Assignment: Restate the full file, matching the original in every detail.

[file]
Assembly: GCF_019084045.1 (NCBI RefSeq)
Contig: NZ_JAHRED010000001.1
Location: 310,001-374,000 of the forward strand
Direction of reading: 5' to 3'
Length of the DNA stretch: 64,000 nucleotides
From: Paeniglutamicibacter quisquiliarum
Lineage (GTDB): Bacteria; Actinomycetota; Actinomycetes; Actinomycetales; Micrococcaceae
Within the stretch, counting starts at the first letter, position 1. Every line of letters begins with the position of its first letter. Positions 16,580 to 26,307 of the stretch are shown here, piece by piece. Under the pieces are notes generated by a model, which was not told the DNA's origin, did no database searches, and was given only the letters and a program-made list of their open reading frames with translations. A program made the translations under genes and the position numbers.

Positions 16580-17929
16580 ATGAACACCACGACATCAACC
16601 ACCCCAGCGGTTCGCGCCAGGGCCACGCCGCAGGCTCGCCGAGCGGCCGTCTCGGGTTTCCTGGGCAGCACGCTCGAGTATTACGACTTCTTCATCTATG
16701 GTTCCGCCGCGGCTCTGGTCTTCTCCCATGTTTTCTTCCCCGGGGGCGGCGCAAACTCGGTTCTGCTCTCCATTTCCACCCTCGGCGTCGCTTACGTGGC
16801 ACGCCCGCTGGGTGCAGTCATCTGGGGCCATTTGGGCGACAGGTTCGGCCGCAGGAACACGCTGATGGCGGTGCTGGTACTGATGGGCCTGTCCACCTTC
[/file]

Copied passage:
Assembly: GCF_019084045.1 (NCBI RefSeq)
Contig: NZ_JAHRED010000001.1
Location: 310,001-374,000 of the forward strand
Direction of reading: 5' to 3'
Length of the DNA stretch: 64,000 nucleotides
From: Paeniglutamicibacter quisquiliarum
Lineage (GTDB): Bacteria; Actinomycetota; Actinomycetes; Actinomycetales; Micrococcaceae
Within the stretch, counting starts at the first letter, position 1. Every line of letters begins with the position of its first letter. Positions 16,580 to 26,307 of the stretch are shown here, piece by piece. Under the pieces are notes generated by a model, which was not told the DNA's origin, did no database searches, and was given only the letters and a program-made list of their open reading frames with translations. A program made the translations under genes and the position numbers.

Positions 16580-17929
16580 ATGAACACCACGACATCAACC
16601 ACCCCAGCGGTTCGCGCCAGGGCCACGCCGCAGGCTCGCCGAGCGGCCGTCTCGGGTTTCCTGGGCAGCACGCTCGAGTATTACGACTTCTTCATCTATG
16701 GTTCCGCCGCGGCTCTGGTCTTCTCCCATGTTTTCTTCCCCGGGGGCGGCGCAAACTCGGTTCTGCTCTCCATTTCCACCCTCGGCGTCGCTTACGTGGC
16801 ACGCCCGCTGGGTGCAGTCATCTGGGGCCATTTGGGCGACAGGTTCGGCCGCAGGAACACGCTGATGGCGGTGCTGGTACTGATGGGCCTGTCCACCTTC